In order to direct the magnetizations of the yoke layers 44 in the opposite direction of the magnetizations of the magnetic layers 50, the spacer layers 49 are magnetically designed not to provide ferromagnetic coupling between the yoke layers 44 and magnetic layers 50, preferably designed to provide antiferromagnetic coupling between the yoke layers 44 and the magnetic layers 49.

The spacer layers 49 may be formed of insulating or conductive material. However, the spacer layers 49 are preferably formed of insulating material in order to increase the magnetic field that applied to the magnetoresistance elements 45 by the write currents through the lower write wirings 41.

In order to make the magnetizations of the yoke layers 44 easily directed in the opposite direction of the magnetizations of the magnetic layers 50, the yoke layers 44 and magnetic layers 50 are designed to have different coercive fields. Different coercive fields of the yoke layers 44 and magnetic layers 50 allow the magnetizations of the yoke layers 44 and magnetic layers 50 to be directed in the opposite directions by applying an external field. When the yoke layers 42 have a coercive field larger than that of the magnetic layers 48, for example, it is possible to direct the magnetizations of the yoke layers 44 in the opposite direction of the magnetizations of the magnetic layers 50 by applying a first magnetic field larger than the coercive fields of both of the yoke layers 44 and magnetic layers 50 in a direction parallel to the y-axis direction, and then applying a second magnetic field that is larger than the coercive field of the magnetic layers 50 and is smaller than the coercive field of the yoke layers 44 in a direction opposite to the direction of the first magnetic field.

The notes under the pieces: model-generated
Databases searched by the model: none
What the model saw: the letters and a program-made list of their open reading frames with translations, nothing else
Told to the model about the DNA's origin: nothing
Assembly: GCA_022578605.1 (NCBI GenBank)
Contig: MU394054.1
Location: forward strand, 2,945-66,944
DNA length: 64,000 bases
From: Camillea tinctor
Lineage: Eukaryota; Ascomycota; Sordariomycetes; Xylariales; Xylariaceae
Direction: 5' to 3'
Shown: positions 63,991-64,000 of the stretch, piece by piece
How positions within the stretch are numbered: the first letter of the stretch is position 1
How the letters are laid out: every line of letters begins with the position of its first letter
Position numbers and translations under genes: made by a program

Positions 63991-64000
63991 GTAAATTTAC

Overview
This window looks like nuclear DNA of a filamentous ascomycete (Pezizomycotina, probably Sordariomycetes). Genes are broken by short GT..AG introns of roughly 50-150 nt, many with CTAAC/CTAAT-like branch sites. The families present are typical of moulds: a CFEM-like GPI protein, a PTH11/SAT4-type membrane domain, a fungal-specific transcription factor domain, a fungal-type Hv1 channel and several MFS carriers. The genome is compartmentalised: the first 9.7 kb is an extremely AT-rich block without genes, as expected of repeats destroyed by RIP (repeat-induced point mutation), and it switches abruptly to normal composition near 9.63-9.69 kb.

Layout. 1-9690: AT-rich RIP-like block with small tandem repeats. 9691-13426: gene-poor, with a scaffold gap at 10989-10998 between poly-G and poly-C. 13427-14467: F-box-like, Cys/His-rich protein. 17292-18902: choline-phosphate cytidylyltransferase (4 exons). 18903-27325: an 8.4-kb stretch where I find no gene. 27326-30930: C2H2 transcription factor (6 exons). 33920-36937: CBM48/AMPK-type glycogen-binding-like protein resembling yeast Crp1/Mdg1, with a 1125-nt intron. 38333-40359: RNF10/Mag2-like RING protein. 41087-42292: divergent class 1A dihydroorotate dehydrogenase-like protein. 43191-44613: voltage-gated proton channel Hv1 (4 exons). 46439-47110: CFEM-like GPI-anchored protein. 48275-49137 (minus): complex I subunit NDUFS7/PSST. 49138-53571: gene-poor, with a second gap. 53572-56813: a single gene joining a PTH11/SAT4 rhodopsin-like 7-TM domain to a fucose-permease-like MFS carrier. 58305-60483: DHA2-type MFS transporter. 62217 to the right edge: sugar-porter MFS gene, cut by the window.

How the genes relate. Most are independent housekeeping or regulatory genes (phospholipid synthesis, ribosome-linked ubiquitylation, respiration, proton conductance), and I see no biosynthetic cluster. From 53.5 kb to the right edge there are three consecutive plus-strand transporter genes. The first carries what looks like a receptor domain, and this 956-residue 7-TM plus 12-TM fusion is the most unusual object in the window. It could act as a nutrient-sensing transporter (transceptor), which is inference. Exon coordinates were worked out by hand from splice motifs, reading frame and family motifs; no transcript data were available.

As thus describe, the structure of the MRAM in this embodiment magnetically couples the magnetic layers 48 and 50 with the yoke layers 42 and 44, respectively, and effectively prevents the bias magnetic field from being applied to the magnetoresistance elements 45.

In this embodiment, as shown in FIG. 19, a spacer layer 47 and a magnetic layer 48 may be formed to cover all of the upper write wirings 41 and yoke layers 43, when the spacer layer 47 is made of insulating material, instead of providing spacer layers 47 and magnetic layers 48 for the respective upper write wirings 41. The structure shown in FIG. 19 is advantageous due to the easiness of forming the magnetic layer 48. Correspondingly, a spacer layer 49 and a magnetic layer 50 may be formed to be single-membered, instead of providing spacer layers 49 and magnetic layers 50 for the respective lower write wirings 43.